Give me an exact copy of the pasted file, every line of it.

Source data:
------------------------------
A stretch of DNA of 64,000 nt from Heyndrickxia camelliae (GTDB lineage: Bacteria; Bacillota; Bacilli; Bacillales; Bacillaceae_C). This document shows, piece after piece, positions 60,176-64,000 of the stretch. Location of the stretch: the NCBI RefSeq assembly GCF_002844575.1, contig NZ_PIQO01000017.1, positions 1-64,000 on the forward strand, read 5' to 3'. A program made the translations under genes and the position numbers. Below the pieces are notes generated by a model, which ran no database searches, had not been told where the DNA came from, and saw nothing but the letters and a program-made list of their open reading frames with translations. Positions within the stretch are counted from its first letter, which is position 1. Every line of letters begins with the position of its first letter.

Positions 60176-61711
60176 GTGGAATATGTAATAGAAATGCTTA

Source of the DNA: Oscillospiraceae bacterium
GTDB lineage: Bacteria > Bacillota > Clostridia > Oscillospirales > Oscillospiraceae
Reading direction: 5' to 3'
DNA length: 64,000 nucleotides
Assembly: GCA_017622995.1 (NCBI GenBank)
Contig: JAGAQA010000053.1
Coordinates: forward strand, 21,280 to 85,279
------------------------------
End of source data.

A stretch of DNA of 64,000 nt from Heyndrickxia camelliae (GTDB lineage: Bacteria; Bacillota; Bacilli; Bacillales; Bacillaceae_C). This document shows, piece after piece, positions 60,176-64,000 of the stretch. Location of the stretch: the NCBI RefSeq assembly GCF_002844575.1, contig NZ_PIQO01000017.1, positions 1-64,000 on the forward strand, read 5' to 3'. A program made the translations under genes and the position numbers. Below the pieces are notes generated by a model, which ran no database searches, had not been told where the DNA came from, and saw nothing but the letters and a program-made list of their open reading frames with translations. Positions within the stretch are counted from its first letter, which is position 1. Every line of letters begins with the position of its first letter.

Positions 60176-61711
60176 GTGGAATATGTAATAGAAATGCTTA

Source of the DNA: Oscillospiraceae bacterium
GTDB lineage: Bacteria > Bacillota > Clostridia > Oscillospirales > Oscillospiraceae
Reading direction: 5' to 3'
DNA length: 64,000 nucleotides
Assembly: GCA_017622995.1 (NCBI GenBank)
Contig: JAGAQA010000053.1
Coordinates: forward strand, 21,280 to 85,279